New York State Family Court Vs. Supreme Court
When most people think of family law, they think of divorce cases. In New York, the Supreme Court—which is the general jurisdiction court—is the only court that can handle actual divorce cases. The Supreme Court is difficult and expensive for people to navigate; there are many procedures, lots of paperwork, and a $250 filing fee (at minimum). In addition, a request for judicial intervention must be filed in order to get a judge assigned to a case, which costs another couple hundred dollars.
As a result, the New York legislature developed the Family Court as a more user-friendly alternative; it was designed to be navigated without the help of a lawyer (although it is usually beneficial to hire a lawyer anyway), as there is less paperwork, no filing fees, and it offers an overall streamlined process.
Unlike the Supreme Court, which is a general court that handles all types of cases (e.g., personal injury, criminal, business disputes, matrimonial), Family Court is a specialized court of limited jurisdiction, meaning that only particular kinds of cases can be filed in Family Court. Family Court is tailored for families who are in crisis, but cannot grant parties a divorce, nor handle equitable distribution matters (i.e., the division of property and assets).
The Family Court does have the authority to handle custody, visitation, orders of protection, paternity, and child support issues between parties who are not married, or who are married but do not have a pending divorce case. If the parties are married and are getting a divorce, then these cases would be filed in the Supreme Court in conjunction with the divorce.
- Most final divorce judgments dictate that Family Court and the Supreme Court have concurrent jurisdiction over changes to child support or spousal support. This means that if one party wants to increase or reduce child support, or enforce a child support order after they have already received a divorce judgment, they would take those actions to either the Family Court or the Supreme Court (most people go through the Family Court for these matters).
Family Court can handle cases that aren’t typically handled by the Supreme Court, including child protective cases involving parents who have been accused of child abuse or neglect. In New York, these cases are filed by the Administration for Children Services (ACS) against the parents or caregivers who are legally responsible for the child; any criminal case that arises from neglect or abuse would be dealt with only by the Family Court.
Family Court also handles juvenile delinquency cases, which are criminal cases involving a minor who is under the age of 18 (in the past, it was under the age of 16). Once a person turns 18 years old, they are considered an adult and can be charged as one in Criminal Court; if they are charged with a felony, then the case would be held in the Supreme Court.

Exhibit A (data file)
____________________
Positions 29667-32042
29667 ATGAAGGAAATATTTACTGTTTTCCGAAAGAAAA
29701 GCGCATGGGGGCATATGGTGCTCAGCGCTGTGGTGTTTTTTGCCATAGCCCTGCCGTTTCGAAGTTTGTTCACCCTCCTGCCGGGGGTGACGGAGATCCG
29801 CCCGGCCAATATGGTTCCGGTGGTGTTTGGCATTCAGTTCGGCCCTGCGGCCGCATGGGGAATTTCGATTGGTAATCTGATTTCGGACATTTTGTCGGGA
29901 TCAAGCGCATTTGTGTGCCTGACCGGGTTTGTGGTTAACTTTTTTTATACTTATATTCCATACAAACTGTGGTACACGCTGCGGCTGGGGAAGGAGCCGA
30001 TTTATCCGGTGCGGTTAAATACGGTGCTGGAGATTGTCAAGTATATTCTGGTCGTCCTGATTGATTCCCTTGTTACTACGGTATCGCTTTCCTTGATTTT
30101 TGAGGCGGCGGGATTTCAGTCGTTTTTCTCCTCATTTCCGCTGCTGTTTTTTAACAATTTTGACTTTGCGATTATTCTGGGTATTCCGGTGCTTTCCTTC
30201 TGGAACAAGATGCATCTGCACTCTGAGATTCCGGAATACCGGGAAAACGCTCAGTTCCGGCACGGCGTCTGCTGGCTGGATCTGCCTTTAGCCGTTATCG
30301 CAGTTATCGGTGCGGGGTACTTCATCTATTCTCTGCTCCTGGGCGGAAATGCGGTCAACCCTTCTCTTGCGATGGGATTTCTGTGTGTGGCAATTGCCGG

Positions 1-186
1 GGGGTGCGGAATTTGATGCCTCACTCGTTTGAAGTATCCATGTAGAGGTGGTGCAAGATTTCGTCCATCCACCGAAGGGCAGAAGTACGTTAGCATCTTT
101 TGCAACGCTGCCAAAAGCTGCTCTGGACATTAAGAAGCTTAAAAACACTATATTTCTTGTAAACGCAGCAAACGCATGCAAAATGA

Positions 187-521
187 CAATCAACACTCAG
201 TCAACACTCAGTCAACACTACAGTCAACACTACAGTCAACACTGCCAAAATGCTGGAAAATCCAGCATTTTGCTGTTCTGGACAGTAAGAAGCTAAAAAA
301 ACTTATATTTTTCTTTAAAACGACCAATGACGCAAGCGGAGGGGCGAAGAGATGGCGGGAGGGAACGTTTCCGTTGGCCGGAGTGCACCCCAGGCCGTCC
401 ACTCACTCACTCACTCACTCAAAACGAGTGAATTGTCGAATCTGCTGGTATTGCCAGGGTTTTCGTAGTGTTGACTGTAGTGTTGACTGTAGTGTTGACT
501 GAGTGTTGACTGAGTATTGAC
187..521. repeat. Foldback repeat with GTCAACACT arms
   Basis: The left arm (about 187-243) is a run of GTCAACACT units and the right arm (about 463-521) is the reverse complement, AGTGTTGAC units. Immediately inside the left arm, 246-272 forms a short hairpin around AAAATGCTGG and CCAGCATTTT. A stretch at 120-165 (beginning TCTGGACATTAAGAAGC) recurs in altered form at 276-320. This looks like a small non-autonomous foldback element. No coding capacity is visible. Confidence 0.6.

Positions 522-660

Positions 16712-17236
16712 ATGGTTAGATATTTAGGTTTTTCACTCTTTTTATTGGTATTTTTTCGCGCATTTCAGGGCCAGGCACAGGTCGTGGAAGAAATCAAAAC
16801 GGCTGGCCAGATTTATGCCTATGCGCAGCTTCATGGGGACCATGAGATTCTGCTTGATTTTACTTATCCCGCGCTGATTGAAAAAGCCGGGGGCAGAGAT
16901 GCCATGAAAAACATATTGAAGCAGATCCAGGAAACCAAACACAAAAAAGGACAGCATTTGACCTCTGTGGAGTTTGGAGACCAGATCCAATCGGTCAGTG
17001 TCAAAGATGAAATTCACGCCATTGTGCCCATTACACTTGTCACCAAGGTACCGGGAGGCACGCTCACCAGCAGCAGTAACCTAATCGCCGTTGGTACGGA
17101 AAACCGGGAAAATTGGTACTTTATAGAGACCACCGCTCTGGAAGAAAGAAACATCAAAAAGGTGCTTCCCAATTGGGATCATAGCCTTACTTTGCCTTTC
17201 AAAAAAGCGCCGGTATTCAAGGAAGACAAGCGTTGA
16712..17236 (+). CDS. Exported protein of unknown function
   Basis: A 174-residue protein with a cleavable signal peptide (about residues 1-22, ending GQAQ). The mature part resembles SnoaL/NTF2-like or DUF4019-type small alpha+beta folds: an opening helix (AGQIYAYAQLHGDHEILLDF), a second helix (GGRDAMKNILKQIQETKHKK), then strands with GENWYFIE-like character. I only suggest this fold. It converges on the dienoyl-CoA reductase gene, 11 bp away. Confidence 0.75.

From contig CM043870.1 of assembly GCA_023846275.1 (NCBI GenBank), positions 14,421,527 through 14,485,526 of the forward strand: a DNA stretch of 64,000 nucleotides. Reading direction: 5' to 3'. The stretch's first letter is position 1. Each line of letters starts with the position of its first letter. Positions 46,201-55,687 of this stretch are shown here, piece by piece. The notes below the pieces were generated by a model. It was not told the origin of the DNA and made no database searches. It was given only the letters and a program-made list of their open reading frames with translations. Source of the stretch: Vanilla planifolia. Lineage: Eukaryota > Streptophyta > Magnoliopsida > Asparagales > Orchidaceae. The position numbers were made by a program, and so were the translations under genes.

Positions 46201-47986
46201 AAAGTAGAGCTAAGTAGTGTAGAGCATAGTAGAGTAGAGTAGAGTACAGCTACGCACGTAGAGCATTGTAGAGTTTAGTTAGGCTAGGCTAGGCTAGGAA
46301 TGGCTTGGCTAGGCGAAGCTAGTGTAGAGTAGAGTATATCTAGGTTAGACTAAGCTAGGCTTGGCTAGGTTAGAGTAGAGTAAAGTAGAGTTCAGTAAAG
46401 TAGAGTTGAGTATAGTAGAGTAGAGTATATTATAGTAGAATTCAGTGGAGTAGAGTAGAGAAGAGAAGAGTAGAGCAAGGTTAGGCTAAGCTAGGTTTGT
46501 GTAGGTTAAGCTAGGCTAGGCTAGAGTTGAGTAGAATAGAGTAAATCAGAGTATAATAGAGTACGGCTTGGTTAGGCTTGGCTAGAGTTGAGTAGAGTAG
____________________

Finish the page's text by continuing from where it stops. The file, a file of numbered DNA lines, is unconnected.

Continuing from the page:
There is dual jurisdiction for adoption cases, as they are handled by the Family Court as well as the New York Surrogate’s Court, which is a division of the Supreme Court that handles estates, trusts, and guardianships.
If an order of protection is needed between parties who are not married, one can be sought in Family Court. In the past, an individual could only file for an order of protection through the Family Court if it was against someone with whom they were related by blood or had a child with. The legislature has expanded the jurisdiction to allow an individual to file for an order or protection through the Family Court against someone they are in an “intimate relationship” with, which could mean they are dating, or even against a friend.
About 10 years ago, the Integrated Domestic Violence (IDV) Court was established. The IDV is part of the Supreme Court that handles cases that are scattered in different courts. For example, one incident can lead to both an order of protection case in Family Court, and a simultaneous criminal case. There might also be a divorce case going on in the Supreme Court. The legislature established IDV Court as a way of having associated cases involving the same parties be heard by one judge.
It is not uncommon for there to be an overlap between the Family Court and Supreme Court. For instance, this would happen if one party files for custody, visitation, an order of protection, or child support in Family Court, and the other party (or even the same party) files for divorce in the Supreme Court. Under these circumstances, one person would make a motion to consolidate the cases into the divorce case, which would likely be granted for custody and visitation matters. Since orders of protection are considered priority cases and must be decided prior to matters of custody and visitation, they will often stay in the Family Court; the same is true for child support cases.
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